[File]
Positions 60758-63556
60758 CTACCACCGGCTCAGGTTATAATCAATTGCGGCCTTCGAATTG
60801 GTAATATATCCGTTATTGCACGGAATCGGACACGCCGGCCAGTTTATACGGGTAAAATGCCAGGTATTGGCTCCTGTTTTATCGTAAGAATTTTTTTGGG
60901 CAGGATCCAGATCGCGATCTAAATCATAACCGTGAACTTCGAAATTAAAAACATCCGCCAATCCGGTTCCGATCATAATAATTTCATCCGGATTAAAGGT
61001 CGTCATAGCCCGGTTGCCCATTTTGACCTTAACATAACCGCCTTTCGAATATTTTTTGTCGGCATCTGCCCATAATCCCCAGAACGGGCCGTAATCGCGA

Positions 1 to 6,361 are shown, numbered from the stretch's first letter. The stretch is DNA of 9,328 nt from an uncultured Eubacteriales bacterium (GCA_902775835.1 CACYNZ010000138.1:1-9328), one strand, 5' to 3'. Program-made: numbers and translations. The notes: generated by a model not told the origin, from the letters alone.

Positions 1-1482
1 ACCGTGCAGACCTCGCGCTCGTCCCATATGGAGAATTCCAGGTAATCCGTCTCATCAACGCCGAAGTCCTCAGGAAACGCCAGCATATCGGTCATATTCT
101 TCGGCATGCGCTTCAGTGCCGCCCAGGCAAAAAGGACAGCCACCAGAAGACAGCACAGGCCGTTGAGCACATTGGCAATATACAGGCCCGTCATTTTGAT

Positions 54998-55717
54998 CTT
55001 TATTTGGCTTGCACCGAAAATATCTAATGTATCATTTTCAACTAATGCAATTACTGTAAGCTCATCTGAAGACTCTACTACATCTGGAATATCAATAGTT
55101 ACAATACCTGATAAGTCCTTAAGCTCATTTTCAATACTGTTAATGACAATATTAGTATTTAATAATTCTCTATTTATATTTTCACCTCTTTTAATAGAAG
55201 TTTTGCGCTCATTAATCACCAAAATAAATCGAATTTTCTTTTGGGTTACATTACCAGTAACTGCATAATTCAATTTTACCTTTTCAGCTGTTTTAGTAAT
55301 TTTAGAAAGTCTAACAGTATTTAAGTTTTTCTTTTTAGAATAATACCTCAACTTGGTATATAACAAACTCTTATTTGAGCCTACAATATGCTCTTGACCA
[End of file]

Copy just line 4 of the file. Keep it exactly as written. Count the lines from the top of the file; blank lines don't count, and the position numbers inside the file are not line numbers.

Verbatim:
60901 CAGGATCCAGATCGCGATCTAAATCATAACCGTGAACTTCGAAATTAAAAACATCCGCCAATCCGGTTCCGATCATAATAATTTCATCCGGATTAAAGGT